We were very tired after many hours of walking non-stop. We decided to take a nap in a small wood across the river near the bridge. We lay down in the shade of a few trees, close to the bridge. We were inexperienced, and did not know how dangerous it was. Within minutes we fell into a deep sleep. We woke up to the sound of terrific explosions. The earth trembled and dirt was thrown on and around us. Above us circled planes that shot at and bombed the bridge. All was covered in clouds of dust and smoke. We started to run as fast as we could up the hill and into the wood. We sprawled on the ground among the thick bushes and waited for the raid to end. From our high position we could see the town burning. When the planes left we returned to the road.

We had forgotten about our desire to have a nap, it was much more important to distance ourselves from the danger zone, there was no time to waste. On leaving Mir we met a few people from Novogrudok, among them: Solomon Zuk, Sema Shlobovski, Shimon Ostashinski and Moshe Niankovski and his son. They rode on a horse-drawn cart. In the afternoon we reached Stolbts. Getting closer to the big bridge on the river Neman we heard the echo of shots and the drone of planes. We found out quickly that the bridge was attacked non-stop by enemy planes. We had no choice, however, but to cross the long bridge. We crossed it in a quick sprint while hearing the drone of the planes above us. The town was in distress, the streets empty, we met a few militiamen who came from our town the day before. They advised us to hurry lest we would be too late. The hint was transparent, but before we left town we experienced more air raids, which forced us to run for cover. It looked as if the enemy planes did not leave Stolbts in peace even for a minute. Suddenly, while passing the last houses of the town, a German plane dived on us without making any noise, and showered us with bullets. The attack was so sudden that we could hardly understand what was happening. We jumped into a wheat field along the road, and flattened ourselves to the ground while blood-curdling whistles of bullets hit the ground around us. We lay without moving a limb; the plane passed above us and then gained altitude with a deafening boom. None of us expected the others to be alive after that amount of lead that was showered on us. To our luck no one was injured. Stunned and excited we looked at each other, what would have happened had one of us been killed or injured? We dusted ourselves down, tightened the straps of our kitbags and were again on the road. Near a big farm, a few kilometres out of Stolbts, we ate the last of our food. We did not know what was going to happen to us. We walked on the dusty and sandy road, our eyes sore from lack of sleep and from the exhaust fumes of the motor vehicles, which sped, forcing us off the road. We pleaded with the army drivers to take us but most of the time we did not even get a reaction. Walking became very difficult. The thick dust penetrated our throats and lungs, our shoes were full of dust, our legs were covered with bloody sores. Our eyes would not stay open. Our heads were as heavy as lead. We urged each other on and with the last of our strength we dragged our feet forwards.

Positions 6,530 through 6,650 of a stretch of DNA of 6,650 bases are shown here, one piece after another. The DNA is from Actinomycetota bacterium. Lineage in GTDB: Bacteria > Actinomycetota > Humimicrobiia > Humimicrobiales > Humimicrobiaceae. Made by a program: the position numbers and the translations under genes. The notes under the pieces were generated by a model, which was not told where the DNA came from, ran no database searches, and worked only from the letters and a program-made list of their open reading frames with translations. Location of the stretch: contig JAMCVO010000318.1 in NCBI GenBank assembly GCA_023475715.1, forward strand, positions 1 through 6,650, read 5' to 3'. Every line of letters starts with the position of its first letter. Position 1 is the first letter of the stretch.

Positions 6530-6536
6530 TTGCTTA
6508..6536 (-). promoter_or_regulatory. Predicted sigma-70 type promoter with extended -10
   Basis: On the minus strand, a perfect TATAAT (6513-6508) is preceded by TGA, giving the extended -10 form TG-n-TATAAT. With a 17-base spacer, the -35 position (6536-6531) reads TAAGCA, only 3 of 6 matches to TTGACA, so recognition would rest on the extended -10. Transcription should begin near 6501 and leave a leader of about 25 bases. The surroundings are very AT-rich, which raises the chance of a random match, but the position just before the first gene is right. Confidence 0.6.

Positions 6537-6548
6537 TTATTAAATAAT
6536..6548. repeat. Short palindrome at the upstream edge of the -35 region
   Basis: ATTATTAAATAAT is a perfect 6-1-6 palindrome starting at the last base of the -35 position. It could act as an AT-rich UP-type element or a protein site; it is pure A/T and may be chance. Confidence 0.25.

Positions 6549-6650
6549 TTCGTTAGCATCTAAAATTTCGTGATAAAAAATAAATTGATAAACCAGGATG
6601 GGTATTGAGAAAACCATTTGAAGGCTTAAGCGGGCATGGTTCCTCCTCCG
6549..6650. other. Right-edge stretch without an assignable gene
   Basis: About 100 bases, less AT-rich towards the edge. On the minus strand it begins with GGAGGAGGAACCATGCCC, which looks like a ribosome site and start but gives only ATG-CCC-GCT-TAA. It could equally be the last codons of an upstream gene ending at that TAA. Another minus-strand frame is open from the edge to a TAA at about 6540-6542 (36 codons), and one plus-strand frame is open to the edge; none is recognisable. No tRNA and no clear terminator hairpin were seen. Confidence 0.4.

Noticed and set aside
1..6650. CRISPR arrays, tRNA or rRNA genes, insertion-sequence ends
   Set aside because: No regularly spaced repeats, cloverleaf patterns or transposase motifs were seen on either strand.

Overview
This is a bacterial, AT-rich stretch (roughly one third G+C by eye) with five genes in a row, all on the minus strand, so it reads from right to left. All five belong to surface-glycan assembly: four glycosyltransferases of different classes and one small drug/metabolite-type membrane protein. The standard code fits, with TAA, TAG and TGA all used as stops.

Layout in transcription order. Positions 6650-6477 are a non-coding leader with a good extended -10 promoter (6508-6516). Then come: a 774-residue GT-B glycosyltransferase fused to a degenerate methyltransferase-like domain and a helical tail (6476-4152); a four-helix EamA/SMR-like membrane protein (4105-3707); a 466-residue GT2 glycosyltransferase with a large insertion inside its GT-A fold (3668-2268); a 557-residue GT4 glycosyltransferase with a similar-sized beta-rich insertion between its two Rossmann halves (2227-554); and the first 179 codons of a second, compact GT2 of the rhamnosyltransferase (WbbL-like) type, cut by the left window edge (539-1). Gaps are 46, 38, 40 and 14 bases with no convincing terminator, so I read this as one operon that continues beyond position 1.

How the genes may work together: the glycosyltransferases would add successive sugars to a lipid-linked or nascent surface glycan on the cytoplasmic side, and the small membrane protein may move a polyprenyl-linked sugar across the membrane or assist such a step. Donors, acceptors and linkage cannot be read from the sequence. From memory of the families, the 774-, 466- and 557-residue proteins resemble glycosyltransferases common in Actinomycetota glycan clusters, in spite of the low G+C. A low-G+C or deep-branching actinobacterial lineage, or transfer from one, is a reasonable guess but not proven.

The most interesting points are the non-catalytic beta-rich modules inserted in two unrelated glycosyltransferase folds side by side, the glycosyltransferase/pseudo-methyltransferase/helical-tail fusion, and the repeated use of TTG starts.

Night fell, as we were advancing along the road through the thick forest, around us were Russian soldiers from different units retreating with no order or discipline. The torrent of people, motor vehicle of all descriptions, carts and horses were moving in one direction - to the east. As we moved on we saw some frightening figures; bearded ruffians wearing worn-out clothing, their gait heavy and their appearance proof of them having been in difficult circumstances. Clearly, they were criminals, who were released or had escaped from a prison, as the Germans were advancing. We felt that they were interested in our kitbags and clothing. It was a very dangerous situation; we understood the meaning of the prisoners' interest in us. Somehow, with the cover of darkness and the unrelenting flow of masses of people, we managed to evade our pursuers. We were aware of the danger of meeting German parachutists or saboteurs, who were everywhere, their task was to murder, destroy and spread fear and panic behind the lines.

Near one of the army trucks, which stopped for repairs, we engaged in a conversation a friendly Russian officer, who showed us his understanding and who was ready to give us a ride. He tried to explain to us that our effort was in vain, because as far as he knew the Germans cut off all the roads around Minsk. We listened to his advice but continued our journey with the hope that we would somehow succeed.